Poleni, John

, an Italian marquis, and a learned mathematician, was born at Padua in 1683. He was appointed professor of astronomy and mathematics in the university of his native city, and filled that post with high reputation. In three instances he gained prizes from the Royal Academy of Sciences, and in 1739 he was elected an associate of that body. He was also a member of the academy of Berlin, a fellow of the London Royal Society, and a member of the Institutes of Padua and Bologna, and contributed many valuable mathematical and astronomical papers to the Memoirs of these Societies. As he was celebrated for his skill and deep knowledge of hydraulic architecture, he was nominated by the Venetian government, superintendant of the rivers and waters throughout the republic; other states also applied to him for advice, in business belonging to the same science. He was sent for by pope Benedict XIV. to survey the state of St. Peter’s church at Rome, and drew up a memoir on what he conceived necessary to be done. | He died at Padua in 1761, at the age of 7S. He appears to have acquired very distinguished reputation in his day, and was the correspondent of many learned contemporaries, particularly sir Isaac Newton, Leibnitz, the Bernoulli’s, Wolff, Cassini, Gravesande, Muschenbroeck, Fontenelle, and others. Nor was he more esteemed as a mathematician than as an antiquary, and the learned world is indebted to him for a valuable supplement to the collections of Graerius and Gronovius, Venice, 1737, 5 vols. fol. but these volumes are rather scarce. Among his other most valued publications are, “Exercitationes Vitruvianae, seu Commentarius Criticus de Vitruvii architectura,Venice, 1739, 4to and “Dissertazione sopra al Tempio di Diana di Efeso,Rome, 1742. Fabroni gives a long list of his mathematical and astronomical essays, and of the Mss. he left behind him. 1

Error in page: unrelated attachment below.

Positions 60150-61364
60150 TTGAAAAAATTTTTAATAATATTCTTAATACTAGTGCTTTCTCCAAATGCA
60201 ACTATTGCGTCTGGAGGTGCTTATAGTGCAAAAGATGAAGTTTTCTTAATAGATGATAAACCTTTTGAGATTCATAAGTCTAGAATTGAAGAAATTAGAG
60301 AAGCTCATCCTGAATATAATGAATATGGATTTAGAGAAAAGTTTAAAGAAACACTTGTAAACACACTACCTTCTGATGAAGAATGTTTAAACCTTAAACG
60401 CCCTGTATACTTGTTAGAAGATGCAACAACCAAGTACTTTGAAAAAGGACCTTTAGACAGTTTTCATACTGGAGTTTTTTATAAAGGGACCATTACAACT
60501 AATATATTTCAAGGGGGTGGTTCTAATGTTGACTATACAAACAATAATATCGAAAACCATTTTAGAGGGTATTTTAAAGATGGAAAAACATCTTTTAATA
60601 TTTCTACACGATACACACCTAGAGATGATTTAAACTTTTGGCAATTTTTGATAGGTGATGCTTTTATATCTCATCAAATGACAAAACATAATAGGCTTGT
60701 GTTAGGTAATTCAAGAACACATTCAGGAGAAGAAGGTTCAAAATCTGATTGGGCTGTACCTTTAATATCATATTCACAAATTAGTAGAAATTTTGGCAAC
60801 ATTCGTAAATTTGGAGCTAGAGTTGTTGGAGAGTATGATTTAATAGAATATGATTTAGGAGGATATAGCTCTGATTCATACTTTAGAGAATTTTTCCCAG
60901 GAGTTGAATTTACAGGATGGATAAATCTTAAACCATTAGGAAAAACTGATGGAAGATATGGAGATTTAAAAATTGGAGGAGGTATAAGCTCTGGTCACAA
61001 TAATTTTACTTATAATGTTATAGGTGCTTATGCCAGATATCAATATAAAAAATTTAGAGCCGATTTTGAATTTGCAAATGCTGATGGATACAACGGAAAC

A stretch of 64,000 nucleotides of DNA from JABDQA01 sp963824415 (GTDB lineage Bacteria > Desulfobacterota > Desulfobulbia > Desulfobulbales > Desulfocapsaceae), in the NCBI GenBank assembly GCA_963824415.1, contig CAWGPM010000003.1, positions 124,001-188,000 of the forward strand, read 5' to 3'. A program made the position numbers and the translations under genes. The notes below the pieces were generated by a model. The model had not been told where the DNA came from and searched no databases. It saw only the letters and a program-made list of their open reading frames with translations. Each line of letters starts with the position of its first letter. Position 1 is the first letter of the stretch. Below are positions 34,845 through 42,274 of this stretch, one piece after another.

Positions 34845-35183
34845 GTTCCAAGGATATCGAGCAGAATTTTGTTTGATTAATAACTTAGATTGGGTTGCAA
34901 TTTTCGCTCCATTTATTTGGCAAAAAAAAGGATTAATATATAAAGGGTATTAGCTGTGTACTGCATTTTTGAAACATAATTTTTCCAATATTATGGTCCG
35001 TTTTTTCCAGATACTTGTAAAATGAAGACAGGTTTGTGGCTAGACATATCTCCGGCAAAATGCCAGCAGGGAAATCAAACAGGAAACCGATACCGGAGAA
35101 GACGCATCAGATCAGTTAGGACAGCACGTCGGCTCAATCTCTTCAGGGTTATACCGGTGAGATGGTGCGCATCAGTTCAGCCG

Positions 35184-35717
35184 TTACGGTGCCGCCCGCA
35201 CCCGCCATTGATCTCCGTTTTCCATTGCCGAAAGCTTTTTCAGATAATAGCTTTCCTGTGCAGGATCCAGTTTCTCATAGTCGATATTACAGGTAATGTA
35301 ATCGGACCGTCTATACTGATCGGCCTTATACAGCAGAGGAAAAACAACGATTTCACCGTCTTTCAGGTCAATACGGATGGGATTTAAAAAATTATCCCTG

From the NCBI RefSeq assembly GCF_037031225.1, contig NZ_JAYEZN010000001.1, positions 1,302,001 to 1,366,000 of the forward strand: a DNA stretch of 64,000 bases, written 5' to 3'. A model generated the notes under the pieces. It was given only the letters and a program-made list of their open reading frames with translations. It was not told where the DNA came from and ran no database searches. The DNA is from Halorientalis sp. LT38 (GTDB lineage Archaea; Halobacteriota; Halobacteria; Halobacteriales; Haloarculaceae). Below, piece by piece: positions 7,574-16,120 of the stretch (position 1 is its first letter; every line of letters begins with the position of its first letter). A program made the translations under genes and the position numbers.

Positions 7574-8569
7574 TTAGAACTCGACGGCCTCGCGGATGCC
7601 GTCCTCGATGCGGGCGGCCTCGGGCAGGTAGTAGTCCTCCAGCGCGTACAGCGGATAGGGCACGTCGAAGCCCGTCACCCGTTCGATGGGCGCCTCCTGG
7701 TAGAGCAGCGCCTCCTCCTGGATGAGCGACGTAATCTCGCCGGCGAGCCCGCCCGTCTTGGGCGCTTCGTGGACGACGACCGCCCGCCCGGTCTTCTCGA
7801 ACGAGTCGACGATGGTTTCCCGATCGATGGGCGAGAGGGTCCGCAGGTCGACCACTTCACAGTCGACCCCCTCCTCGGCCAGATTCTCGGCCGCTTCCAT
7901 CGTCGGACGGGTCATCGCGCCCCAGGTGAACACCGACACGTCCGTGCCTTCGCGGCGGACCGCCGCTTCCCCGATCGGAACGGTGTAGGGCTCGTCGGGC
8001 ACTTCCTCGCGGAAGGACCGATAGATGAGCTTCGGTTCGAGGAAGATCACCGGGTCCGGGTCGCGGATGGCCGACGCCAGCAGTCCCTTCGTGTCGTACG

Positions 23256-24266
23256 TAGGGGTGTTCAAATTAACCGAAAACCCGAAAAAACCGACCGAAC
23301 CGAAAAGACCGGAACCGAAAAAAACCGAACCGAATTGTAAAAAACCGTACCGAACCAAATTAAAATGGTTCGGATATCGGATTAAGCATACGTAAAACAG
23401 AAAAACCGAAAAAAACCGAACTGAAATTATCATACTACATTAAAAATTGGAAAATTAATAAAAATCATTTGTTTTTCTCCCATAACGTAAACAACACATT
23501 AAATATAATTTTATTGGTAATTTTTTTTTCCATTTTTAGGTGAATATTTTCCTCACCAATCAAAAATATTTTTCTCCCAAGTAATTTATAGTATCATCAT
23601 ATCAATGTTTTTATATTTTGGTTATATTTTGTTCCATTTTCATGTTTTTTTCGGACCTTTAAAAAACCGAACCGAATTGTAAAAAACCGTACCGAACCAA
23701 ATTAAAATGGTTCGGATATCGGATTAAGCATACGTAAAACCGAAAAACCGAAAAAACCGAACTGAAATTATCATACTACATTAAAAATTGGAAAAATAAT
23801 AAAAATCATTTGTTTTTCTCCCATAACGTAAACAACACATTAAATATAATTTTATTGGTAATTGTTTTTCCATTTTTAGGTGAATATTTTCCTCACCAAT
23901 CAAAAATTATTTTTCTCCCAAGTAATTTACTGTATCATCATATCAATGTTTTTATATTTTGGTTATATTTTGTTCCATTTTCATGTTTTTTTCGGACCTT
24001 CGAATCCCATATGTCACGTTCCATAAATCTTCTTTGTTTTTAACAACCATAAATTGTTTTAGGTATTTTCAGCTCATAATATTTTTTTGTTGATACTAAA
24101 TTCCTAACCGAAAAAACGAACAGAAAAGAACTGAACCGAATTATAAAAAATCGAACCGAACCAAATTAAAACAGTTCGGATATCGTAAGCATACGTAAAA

1 Fabroni Vitae Italorum, vol. XII. —Dict. Hist.